Senior foreign bankers said that we do not want to take on a confrontationist approach, but want to solve the issue through discussions. But the present set-up makes it difficult for us. We are waiting to hear from our head offices. Due to similar considerations, a few private sector banks have also not signed up for the CDR mechanism and have made their position clear to the RBI after intensive internal discussions, including at the board level.
The concerns of foreign banks are as follows: They see no point in (a) taking on incremental exposure mostly substandard at that to companies or Groups with whom they have already severed ties thereby putting pressure on capital (b) Joining the CDR when they have already provided for bad exposures in most cases on their balance-sheets and c) all signatories having pari passu charge over assets even on those that these banks have managed to get on an exclusive basis and to be put in a pool.
Sources said that matters have now come to such a point that we are hoping that the likes of Mr (Jaspal) Bindra and Mr (Sanjay) Nayar (who head the Indian operations of Standard Chartered Bank and Citibank respectively) will take up the issue with the regulators.
Intra-foreign bank equations are also at play here. It has been gathered that Mr Bindra and Mr Nayar have been pushed forward as there were reservations in some quarters over the manner in which BNP Paribas India-head, Jonnathan Lyon, represented issues before the central bank. Mr Lyon represents foreign banks under the umbrella of the Indian Banks Association (IBA).
In fact, the appointment of Mr Bindra to the CDR core group was one of the demands of foreign banks, and this was okayed a few days before the November 14, 2002 meeting with the RBI deputy-governor, GP Muniappan, when foreign banks were asked to sign up for the CDR mechanism.
The biggest bone of contention in the whole wrangle is the fact that foreign banks are primarily short-term working capital lenders (like most commercial banks) and are not in favour of pumping in additional funds into companies through this route.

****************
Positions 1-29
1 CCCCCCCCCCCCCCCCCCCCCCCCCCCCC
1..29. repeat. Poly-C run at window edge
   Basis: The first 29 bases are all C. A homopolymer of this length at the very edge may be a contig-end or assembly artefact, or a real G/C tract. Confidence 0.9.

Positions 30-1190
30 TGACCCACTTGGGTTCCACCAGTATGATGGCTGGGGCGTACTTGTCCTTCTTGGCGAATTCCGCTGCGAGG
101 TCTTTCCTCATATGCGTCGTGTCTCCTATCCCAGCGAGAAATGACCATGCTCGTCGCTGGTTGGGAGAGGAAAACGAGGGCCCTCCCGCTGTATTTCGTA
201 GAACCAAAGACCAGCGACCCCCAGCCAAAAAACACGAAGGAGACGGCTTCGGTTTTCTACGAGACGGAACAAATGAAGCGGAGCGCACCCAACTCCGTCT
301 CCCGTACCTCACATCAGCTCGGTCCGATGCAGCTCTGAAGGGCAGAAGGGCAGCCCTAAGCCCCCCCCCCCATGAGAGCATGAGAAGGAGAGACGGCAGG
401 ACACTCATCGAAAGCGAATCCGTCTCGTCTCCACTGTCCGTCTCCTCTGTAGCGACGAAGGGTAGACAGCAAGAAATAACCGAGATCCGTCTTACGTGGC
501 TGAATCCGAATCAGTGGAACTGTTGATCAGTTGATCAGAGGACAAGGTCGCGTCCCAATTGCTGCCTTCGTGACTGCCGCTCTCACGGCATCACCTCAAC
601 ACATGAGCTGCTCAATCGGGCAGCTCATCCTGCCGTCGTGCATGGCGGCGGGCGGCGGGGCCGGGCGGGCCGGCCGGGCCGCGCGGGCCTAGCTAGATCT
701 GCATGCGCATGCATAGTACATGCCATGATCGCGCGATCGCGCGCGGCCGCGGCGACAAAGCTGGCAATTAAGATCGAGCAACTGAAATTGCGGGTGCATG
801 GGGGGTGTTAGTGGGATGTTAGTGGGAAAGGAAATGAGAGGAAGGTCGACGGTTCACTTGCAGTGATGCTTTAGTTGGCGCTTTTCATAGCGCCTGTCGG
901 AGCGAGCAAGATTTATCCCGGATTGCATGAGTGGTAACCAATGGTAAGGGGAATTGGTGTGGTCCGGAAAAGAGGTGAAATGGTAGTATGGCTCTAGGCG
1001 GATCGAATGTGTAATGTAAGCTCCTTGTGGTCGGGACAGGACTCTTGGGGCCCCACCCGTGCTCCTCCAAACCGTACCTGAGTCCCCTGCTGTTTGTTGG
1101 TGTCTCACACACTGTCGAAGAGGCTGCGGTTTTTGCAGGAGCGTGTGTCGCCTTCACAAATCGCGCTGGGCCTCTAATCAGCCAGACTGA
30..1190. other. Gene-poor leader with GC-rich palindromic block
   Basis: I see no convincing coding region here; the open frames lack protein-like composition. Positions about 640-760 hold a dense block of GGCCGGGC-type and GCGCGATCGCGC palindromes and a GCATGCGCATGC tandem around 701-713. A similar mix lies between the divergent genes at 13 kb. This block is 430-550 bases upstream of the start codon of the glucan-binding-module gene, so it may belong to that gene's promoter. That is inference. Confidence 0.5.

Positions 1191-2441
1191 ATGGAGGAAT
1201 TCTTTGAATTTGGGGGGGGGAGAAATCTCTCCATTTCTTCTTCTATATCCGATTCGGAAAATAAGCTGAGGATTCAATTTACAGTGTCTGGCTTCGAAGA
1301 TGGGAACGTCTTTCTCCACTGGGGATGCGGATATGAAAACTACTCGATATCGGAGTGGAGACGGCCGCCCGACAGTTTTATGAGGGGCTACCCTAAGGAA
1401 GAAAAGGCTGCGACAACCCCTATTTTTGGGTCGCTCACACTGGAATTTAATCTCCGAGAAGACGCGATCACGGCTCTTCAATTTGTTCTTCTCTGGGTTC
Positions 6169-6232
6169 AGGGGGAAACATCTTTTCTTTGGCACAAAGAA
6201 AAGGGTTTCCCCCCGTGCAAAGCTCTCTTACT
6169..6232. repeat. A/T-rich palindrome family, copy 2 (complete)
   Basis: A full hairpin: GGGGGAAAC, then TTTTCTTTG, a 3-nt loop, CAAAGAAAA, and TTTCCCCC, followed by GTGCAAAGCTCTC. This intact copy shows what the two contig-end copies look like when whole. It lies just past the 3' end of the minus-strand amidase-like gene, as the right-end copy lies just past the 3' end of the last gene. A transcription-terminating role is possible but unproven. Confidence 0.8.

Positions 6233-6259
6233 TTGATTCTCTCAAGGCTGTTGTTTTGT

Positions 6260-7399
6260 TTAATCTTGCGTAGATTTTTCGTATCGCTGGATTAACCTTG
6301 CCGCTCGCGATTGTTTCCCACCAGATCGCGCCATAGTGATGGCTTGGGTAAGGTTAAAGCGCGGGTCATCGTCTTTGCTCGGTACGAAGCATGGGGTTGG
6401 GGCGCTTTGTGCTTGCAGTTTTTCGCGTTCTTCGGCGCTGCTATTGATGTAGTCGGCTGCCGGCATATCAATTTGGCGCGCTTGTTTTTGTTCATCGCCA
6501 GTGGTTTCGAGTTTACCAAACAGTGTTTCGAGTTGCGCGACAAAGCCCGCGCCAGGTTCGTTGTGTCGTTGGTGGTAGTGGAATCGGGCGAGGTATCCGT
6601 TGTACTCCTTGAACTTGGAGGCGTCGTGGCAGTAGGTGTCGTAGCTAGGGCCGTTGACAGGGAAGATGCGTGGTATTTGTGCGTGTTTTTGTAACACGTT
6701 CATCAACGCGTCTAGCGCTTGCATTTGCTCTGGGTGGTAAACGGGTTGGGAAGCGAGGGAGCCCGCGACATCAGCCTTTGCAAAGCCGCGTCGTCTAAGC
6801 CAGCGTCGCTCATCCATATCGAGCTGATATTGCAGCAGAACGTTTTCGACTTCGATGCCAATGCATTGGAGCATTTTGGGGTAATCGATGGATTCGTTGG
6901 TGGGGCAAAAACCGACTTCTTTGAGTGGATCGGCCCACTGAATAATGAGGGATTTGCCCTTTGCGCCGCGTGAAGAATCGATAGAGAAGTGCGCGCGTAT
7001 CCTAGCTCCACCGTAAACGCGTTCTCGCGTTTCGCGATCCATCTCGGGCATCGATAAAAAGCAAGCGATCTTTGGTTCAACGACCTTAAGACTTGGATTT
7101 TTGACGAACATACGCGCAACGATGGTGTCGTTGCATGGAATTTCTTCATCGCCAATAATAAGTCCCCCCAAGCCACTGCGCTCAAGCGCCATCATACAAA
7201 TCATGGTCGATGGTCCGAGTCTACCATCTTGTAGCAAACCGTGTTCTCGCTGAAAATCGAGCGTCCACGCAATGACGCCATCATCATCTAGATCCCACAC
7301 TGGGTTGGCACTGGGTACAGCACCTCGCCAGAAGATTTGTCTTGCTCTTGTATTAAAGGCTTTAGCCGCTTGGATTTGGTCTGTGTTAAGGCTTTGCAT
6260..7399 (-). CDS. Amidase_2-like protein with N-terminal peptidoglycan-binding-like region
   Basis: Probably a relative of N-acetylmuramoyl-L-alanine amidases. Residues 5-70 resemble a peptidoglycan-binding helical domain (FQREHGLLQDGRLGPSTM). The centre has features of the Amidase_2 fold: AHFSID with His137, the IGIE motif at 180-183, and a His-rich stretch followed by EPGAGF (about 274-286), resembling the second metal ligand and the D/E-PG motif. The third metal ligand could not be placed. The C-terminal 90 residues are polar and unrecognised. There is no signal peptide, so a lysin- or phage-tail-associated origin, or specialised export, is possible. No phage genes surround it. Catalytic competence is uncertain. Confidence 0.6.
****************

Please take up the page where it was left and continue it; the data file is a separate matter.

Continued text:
No bank can be forced to pump in additional funds just because the majority of lenders decide that it should be done. Since foreign (or private) banks do not have enough exposure in any company to influence the decision which is taken by a 75 per cent majority, they have no voice, said a senior foreign banker. One hassle being sighted is that in most cases, assets have been classified as non-performing or substandard, and any further exposure, will directly result in the expansion of such portfolio. No one wants to throw bad money after good and in case banks do not agree to pump in additional funds, they will be put in a disadvantageous position in terms of security through the penalty clause in the inter-creditor agreement (ICA), sources said.
Earlier, foreign banks had asked the RBI to provide them with an exit option. They had also requested RBI to exempt cross-border loans from the CDR purview. Among other suggestions, deletion of ICA penalty clause had been sought; and that commitments for additional funding be left at the discretion of individual banks. For this purpose, foreign banks had suggested that term and working capital loans be treated differently and ICAs be timebound. They had also requested the RBI to allow transfer of assets to other non-signatories of ICA in case the party is willing to pick it up.